Monday, January 14, 2013

We have a similar dream, which is to create prosperity and peace in our country: Jesuits and Madrasa students reflect together
Billy Aryo Nugroho SJ

In June, a group of Jesuit scholastics and priests spent a week in a Islamic boarding school in East Java, as part of the Indonesian Province’s efforts against religious radicalism, one of three concerns the Province has made a priority. Scholastic Billy Aryo Nugroho SJ recounts his experience.

From June 17 to 23, 16 Jesuit scholastics and two priests lived in Islamic boarding school, pesantren in Indonesia. The pesantren was named “Tebu Ireng” and is located in Jombang, East Java.

The stay in the pesantren is a programme of the Indonesian Province that addresses one of its major concerns, religious radicalism. The other two priority concerns of the Indonesian Province are poverty and environmental damage. The concern around religious radicalism is also confirmed in the documents of the Society of Jesus, particularly during the 35th General Congregation.

We hope that this programme can be a significant contribution to our country, which is now threatened by religious radicalism. We also hope that this programme will help Jesuits in formation to embrace the spirit of religious dialogue. Indonesia is a Moslem-majority country therefore a dialogue with Moslem people is indispensable. 

We were accompanied by two Jesuit priests who have worked in this area for some time - Fr Heru Prakosa SJ and Fr Greg Soetomo SJ. Fr Heru is an Ad Hoc Coordinator for Moslem-Christian Dialogue for the Jesuit Conference of Asia Pacific, while Fr Greg is a coordinator of the Justice and Peace Commission in the Indonesian Province.

During this programme, we lived together with the pesantren’s students who are called santri. Unfortunately, when we were there, it was the holiday period for santris so few of them were there. Nevertheless, we did not lose our passion to live together with them.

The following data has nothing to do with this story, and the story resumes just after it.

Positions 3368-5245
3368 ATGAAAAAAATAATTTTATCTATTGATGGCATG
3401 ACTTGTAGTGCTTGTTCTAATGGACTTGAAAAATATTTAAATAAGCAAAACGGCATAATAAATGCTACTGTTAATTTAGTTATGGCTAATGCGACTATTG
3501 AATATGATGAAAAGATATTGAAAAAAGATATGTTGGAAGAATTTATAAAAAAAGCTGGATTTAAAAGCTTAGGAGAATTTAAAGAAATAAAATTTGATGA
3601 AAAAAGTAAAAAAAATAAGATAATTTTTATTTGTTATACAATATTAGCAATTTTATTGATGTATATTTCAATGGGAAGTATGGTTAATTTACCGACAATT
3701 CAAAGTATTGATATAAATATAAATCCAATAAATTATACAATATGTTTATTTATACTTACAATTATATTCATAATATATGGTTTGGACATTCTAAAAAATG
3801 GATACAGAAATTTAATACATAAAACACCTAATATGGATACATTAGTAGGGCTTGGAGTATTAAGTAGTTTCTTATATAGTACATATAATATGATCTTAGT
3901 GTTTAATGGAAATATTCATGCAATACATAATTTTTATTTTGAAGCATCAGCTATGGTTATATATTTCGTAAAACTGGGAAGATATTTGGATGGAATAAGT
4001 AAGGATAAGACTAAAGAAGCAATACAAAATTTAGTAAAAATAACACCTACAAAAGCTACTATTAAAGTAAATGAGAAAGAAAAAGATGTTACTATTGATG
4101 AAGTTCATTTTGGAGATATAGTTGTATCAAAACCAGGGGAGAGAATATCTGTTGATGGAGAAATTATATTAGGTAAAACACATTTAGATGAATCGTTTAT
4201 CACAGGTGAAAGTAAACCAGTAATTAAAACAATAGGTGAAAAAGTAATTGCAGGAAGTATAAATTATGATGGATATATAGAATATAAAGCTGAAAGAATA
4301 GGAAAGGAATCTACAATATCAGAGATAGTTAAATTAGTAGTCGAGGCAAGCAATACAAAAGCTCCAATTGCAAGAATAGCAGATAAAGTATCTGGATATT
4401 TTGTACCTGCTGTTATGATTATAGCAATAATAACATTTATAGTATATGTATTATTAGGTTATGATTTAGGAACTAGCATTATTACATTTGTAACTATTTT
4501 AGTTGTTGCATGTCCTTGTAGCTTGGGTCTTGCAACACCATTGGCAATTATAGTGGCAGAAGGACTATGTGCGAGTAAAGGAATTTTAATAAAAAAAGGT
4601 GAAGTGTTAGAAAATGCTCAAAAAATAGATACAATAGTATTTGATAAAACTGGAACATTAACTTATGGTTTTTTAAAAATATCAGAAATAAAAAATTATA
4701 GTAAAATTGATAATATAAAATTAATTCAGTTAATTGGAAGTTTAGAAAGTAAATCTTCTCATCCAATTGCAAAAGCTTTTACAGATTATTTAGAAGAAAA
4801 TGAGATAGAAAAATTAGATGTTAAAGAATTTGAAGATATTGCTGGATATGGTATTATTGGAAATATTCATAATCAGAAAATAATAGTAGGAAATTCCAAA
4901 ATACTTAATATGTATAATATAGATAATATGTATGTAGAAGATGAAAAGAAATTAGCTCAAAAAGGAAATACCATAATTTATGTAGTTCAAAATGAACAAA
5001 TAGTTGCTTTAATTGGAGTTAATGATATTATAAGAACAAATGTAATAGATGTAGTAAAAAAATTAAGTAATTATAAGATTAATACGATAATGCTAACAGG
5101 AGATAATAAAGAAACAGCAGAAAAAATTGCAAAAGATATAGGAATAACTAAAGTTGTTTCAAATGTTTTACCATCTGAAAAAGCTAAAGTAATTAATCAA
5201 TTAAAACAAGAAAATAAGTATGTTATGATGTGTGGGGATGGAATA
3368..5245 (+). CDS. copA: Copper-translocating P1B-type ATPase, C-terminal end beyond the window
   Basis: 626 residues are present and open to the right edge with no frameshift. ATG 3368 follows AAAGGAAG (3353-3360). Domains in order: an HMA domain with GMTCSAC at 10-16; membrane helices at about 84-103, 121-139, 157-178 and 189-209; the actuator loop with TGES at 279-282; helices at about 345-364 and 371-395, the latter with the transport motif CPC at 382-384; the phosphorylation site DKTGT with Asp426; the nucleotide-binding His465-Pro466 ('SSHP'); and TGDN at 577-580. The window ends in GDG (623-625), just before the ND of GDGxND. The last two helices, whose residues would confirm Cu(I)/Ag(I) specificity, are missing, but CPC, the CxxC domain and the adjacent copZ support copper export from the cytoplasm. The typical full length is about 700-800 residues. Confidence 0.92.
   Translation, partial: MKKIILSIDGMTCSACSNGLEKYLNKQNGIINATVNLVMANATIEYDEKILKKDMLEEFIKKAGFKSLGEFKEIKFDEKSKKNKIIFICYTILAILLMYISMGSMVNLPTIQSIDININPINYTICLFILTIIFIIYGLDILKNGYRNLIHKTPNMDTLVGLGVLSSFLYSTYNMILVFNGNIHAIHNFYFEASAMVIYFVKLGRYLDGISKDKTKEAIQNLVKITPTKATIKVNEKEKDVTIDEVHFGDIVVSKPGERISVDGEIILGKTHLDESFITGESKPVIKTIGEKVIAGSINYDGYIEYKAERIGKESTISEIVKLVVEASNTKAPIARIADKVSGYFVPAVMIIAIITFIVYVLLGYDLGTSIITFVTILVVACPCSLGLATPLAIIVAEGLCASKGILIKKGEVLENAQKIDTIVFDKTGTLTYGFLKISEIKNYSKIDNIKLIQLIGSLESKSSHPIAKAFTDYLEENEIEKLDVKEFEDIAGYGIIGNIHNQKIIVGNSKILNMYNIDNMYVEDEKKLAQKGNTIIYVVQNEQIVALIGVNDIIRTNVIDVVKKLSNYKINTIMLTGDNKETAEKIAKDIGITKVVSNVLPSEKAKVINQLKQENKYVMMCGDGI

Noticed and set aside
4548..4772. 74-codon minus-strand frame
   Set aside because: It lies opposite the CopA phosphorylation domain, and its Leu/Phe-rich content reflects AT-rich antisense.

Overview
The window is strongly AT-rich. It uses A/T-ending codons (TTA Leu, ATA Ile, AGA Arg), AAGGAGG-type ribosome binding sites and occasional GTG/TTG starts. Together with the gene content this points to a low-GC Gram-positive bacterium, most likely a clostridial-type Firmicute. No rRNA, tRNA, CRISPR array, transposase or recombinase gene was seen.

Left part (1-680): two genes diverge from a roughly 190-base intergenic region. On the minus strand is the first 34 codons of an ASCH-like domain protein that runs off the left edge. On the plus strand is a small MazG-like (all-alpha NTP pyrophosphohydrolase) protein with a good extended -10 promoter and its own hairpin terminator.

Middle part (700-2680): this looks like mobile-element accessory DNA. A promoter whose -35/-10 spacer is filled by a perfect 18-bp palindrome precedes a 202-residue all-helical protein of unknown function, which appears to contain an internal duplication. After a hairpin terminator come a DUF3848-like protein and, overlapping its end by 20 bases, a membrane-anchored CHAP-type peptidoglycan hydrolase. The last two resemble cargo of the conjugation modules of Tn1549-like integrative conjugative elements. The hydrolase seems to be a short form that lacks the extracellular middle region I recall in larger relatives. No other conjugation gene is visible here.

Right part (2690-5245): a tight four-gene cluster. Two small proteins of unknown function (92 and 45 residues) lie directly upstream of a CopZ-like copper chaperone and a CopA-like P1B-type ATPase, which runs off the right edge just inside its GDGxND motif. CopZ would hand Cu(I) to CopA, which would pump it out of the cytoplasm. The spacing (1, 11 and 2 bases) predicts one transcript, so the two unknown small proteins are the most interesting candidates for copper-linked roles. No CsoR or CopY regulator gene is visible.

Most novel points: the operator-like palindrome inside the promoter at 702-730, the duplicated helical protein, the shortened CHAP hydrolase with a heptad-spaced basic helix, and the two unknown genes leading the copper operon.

The interesting activity during our time with them was having philosophical and theological discussions. We discussed influential figures from both our religions. We Jesuits spoke of Thomas Aquinas (1225-1274), a great philosopher and theologian, while the santris told us about Al-Ghazali (1058-1111), also a great philosopher and theologian. The discussion enriched our knowledge of each other.

However, the most memorable experience was our meeting with the chief of this pesantren, Salahuddin Wahid, usually called Gus Sholah, whose father had founded the pesantren. During that meeting, Gus Sholah shared with us some inspiring thoughts. He said, “We have a similar dream, which is to create prosperity and peace in our country.” He wanted us to collaborate to make this dream come true. What a beautiful thought. We are united by the same dream. By this experience, we can simply say that humanity unites all people, regardless of their gender, race or religion. Indeed, it is our great duty to accomplish this and this duty can be realized only by struggling together.

After experiencing this programme, we are optimistic that there is promise and hope to build a prosperous and peaceful country where there is religious tolerance, since we believe that we are not striving alone. One thing that we can learn from this experience is that humanity unites all and inspires all to spread the benefits of humanity itself among other people around us

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